About the fishing grounds
When targeting striped bass we generally fish the area from Cape Small at the eastern edge of Casco Bay to the Damariscotta River. Within this stretch of coastline there are miles and miles of protected waters within the Kennebec and Sheepscot river systems, and this is where we find much of our striper action. This is very pretty country dotted with numerous islands, where the forest extends right down to the shorelines, and we routinely see ospreys, bald eagles, and seals. Very often we find our best fishing just yards from the shoreline, where you can smell the spruce and hear the squirrels chatter.
On calm days we often make the 30-minute ocean run over to the white-sand beaches near Fort Popham at the mouth of the Kennebec River, and cast baits and lures right into the rolling surf. This is an exciting style of fishing, as the bass make sizzling runs in the shallow water, and it’s actually where we often find our larger fish. We also troll or cast topwater plugs for bluefish in this area when we encounter schools cruising on top, normally in late July and August. We also fish the sheltered local bays - Boothbay and Linekin Bay - for stripers and mackerel, both of which are just a few minutes’ run from the dock.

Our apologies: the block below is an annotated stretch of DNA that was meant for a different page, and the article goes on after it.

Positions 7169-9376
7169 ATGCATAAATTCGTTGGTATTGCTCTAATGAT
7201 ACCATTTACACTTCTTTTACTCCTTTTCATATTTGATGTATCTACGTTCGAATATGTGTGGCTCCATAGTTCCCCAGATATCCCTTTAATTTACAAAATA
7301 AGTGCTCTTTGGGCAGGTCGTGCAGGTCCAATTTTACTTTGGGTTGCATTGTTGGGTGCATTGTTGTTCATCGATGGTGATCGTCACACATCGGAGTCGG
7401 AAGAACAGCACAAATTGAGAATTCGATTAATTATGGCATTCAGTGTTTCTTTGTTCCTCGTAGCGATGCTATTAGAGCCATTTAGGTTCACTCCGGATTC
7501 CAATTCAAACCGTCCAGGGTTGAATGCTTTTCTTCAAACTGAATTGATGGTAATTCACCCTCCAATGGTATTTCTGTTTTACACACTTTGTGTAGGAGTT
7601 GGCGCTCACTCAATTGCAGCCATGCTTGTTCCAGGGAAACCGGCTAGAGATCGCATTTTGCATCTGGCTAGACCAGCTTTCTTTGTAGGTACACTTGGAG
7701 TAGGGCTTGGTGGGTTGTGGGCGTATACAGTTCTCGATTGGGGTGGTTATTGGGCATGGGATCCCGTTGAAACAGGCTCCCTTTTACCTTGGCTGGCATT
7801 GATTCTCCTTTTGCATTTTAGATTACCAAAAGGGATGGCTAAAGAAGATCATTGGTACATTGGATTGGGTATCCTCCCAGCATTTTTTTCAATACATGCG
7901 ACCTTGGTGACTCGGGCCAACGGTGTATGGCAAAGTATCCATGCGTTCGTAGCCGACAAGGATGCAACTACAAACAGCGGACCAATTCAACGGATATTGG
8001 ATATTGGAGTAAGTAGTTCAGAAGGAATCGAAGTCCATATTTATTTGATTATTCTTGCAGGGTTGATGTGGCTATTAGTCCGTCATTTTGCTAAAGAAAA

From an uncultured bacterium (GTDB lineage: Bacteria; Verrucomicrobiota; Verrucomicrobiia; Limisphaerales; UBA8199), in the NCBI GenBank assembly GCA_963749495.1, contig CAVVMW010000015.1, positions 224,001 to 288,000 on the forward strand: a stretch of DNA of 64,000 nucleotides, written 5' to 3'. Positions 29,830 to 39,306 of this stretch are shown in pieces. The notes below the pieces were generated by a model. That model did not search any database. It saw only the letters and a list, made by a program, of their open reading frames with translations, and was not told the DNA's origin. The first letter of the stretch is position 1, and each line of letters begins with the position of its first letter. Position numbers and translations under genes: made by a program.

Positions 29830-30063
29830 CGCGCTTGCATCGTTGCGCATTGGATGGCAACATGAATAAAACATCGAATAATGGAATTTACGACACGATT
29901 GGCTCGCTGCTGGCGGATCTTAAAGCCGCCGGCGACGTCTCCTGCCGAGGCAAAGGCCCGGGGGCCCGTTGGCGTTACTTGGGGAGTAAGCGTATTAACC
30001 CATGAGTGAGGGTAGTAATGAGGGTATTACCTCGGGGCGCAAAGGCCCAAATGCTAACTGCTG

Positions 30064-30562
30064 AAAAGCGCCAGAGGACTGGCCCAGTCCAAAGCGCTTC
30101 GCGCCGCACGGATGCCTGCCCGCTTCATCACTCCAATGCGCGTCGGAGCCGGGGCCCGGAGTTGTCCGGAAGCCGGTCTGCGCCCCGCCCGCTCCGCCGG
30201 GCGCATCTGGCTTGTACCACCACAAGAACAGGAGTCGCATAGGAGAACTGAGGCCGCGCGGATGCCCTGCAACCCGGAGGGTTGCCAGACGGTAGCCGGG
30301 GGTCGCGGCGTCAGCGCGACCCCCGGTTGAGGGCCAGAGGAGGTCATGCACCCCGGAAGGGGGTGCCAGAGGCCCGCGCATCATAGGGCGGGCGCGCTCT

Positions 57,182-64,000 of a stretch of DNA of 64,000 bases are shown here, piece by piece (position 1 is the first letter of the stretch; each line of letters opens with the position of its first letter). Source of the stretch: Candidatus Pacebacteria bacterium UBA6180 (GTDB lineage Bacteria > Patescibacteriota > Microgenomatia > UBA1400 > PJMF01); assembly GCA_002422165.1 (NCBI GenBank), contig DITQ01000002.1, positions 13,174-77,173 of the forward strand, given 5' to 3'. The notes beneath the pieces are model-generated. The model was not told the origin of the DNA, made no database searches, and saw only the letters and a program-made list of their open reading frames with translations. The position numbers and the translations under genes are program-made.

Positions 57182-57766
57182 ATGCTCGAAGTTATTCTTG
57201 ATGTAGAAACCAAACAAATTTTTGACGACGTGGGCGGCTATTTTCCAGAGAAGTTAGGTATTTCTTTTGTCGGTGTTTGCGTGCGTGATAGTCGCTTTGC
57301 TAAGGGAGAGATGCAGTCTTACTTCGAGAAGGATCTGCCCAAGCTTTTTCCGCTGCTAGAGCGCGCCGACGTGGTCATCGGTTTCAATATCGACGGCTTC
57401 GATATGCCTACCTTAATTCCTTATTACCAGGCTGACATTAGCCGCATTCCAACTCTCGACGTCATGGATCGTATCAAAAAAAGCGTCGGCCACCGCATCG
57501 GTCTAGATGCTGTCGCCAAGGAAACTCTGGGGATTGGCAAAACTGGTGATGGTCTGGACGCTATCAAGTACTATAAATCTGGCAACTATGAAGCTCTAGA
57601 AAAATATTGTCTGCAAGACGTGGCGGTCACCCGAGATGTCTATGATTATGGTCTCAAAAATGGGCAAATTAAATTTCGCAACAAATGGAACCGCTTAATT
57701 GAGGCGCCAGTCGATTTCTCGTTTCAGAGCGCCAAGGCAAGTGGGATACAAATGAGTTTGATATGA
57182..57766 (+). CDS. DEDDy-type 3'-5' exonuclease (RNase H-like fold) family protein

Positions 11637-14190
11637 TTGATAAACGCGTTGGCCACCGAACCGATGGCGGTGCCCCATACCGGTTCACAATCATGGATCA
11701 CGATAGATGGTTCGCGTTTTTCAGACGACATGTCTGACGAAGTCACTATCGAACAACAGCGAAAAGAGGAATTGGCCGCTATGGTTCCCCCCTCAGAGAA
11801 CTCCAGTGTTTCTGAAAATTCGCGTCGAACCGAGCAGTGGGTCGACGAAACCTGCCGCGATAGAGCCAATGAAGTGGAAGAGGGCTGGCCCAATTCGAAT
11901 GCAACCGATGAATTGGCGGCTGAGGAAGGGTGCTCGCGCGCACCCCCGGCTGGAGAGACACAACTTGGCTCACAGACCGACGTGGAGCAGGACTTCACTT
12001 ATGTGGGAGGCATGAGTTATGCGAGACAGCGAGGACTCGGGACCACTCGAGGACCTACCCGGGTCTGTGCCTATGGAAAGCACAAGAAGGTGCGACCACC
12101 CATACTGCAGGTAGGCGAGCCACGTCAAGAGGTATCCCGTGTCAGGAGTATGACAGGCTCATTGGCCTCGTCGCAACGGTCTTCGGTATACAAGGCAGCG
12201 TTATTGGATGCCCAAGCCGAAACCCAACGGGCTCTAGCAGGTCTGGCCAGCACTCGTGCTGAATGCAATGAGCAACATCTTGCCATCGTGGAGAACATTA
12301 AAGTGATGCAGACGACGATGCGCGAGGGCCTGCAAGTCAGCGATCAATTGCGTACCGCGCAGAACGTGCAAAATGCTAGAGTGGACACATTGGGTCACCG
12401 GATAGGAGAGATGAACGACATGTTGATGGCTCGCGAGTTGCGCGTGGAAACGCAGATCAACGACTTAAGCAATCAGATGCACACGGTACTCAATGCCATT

A typical day of live-baiting for stripers begins with a 10-minute run out to one of the bays to catch a few dozen tinker mackerel, which we place in our above-deck live well. Then we’ll run up the river system in flat, sheltered waters or across the mouth of the Sheepscot and over to the Kennebec area beaches. Live mackerel are either free-lined or fished under floats for the stripers, and we’ll often throw out chunks and fillets as well. There’s also the opportunity to work flies and artificials in virtually every spot we fish.
For school bluefin tuna we work the ocean from just a mile or two offshore to 15 miles or so. Depending on conditions we troll artificial lures, slow-troll or still-fish live baits, or work jigs.